This is an electric-infused brand of folk rock that envelops all facets of a listenerâ€™s senses. The swamp-rock riffs that are such a major part of â€œI Hope Youâ€™re Thereâ€ is a perfect introduction to Fiteâ€™s world, as the shambling sound of the track shows the diversity of sounds that influence Fite throughout. The infusion of a generous synthesizer to â€œNo Good Hereâ€ brings one more dimension to Fiteâ€™s music, as does the rock (almost metal) explosions that happen at differing times during the track. The gratitious user of profanity can be rationalized by the utterly detached by the way that ey uses â€œfuckâ€ throughout the track, as another word instead of something bad. What might be the most interesting development that occurs on â€œGone Ainâ€™t Goneâ€ might just be the rap-like delivery that becomes prevalent during tracks like â€œForty-Five Remediesâ€.
In terms of innovation, it ranks right up there with the spastic pace of this disc, which has Fite move into a new genre about every thirty seconds. There are moments on â€œGone Ainâ€™t Goneâ€ where the end result is more than a little disjointed, but there are times (like the move into the guitar solo on â€œForty-Five Remediesâ€) where the sound is impressive. Starting out â€œIâ€™ve Kept Singingâ€ in an artificially-created voice similar to Radioheadâ€™s â€œFitter Happierâ€, Tim Fite continually keeps listeners on their feet and wondering where the next assault will come from. There are weak moments on the disc such as the very pop-striving track â€œShookâ€, but by and large Fite steers away from these mindless platitudes and really creates a disc that one can tell was created for the express purpose of getting everything off of Fiteâ€™s chest. Different subjects and styles are broached even at the ending tracks of the disc, and tracks like â€œA Little Bitâ€ can use different arrangements and time signatures in such a way that something transcendent is made that will at the same time work perfectly with the average music-listening masses.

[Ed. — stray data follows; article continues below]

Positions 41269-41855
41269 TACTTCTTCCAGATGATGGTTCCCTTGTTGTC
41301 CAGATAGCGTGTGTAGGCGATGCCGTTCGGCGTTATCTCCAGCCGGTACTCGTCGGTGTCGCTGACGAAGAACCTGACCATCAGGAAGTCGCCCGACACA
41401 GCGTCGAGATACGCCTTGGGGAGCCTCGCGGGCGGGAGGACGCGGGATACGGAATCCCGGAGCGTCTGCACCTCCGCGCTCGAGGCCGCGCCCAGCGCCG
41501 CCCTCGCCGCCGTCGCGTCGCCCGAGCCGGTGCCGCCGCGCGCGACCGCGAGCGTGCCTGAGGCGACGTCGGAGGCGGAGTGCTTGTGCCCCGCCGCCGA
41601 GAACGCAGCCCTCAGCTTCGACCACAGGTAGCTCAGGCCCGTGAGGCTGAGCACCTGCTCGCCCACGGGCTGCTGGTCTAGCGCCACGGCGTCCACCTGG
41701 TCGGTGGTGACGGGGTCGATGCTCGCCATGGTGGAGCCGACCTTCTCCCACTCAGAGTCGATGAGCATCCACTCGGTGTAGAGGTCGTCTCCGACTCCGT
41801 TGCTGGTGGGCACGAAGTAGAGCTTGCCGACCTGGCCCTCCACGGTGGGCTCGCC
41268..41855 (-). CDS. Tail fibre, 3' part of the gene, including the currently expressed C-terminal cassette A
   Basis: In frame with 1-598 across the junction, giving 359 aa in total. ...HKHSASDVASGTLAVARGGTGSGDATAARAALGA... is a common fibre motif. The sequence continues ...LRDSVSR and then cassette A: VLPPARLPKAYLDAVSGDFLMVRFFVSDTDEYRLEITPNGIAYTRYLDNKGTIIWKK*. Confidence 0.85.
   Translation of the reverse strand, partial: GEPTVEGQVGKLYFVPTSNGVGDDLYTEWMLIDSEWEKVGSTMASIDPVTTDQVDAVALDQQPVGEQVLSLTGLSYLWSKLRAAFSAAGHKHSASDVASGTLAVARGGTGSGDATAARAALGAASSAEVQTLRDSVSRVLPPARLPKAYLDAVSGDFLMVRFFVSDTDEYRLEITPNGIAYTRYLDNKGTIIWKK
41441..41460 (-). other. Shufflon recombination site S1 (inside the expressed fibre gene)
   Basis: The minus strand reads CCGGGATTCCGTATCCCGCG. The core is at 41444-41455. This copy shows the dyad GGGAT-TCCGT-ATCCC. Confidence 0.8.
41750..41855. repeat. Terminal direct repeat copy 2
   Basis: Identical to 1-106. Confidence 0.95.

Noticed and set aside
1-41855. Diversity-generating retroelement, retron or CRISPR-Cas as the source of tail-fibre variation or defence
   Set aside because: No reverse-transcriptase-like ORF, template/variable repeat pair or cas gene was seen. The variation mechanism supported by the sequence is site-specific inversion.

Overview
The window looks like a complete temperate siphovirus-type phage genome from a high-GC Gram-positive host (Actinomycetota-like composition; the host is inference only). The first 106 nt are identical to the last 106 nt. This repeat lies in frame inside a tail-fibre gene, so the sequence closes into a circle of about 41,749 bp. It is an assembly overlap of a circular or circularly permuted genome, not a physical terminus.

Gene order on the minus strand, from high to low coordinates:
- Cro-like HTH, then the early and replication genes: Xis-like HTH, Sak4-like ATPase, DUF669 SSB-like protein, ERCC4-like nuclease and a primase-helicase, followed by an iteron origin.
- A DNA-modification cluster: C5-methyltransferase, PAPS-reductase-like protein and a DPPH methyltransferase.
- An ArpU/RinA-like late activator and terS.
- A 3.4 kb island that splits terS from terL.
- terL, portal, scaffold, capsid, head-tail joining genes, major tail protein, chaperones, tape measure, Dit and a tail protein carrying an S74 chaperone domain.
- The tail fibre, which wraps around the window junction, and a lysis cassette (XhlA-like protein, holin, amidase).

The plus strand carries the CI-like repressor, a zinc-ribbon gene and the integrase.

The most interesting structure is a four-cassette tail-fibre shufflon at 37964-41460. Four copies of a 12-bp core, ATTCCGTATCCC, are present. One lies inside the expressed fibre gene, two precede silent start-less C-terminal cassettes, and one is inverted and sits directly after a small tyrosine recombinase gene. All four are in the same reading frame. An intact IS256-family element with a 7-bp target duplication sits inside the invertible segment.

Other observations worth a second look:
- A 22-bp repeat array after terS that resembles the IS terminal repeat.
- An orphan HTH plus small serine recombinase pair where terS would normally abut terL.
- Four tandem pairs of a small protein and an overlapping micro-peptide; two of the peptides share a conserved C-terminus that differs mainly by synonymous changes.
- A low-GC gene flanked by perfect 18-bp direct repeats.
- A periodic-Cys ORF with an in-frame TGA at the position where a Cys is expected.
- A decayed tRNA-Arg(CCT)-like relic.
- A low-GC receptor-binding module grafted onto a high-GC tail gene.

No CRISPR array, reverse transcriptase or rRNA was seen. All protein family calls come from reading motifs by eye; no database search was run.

While many of the discâ€™s tracks probe the harder side of things, there is nothing structurally stopping Fite from finding eir softer side. In fact, the expertly-crafted flute and emotive acoustic that are so present during â€œMascara Liesâ€ will undoubtedly have listeners hanging on Fiteâ€™s every word, even after the CD has spun to a halt. Still, the folk that lead off this CD is always close and easy to find; the hoe-down present in the sub-minute â€œTimes Comes Aroundâ€ marks another stop at that well.
Top Tracks: No Good Here, Iâ€™ve Kept Singing
Tim Fite – Gone Ainâ€™t Gone / 2005 Anti / 17 Tracks / http://www.timfite.com / http://www.anti.com / Reviewed 02 September 2005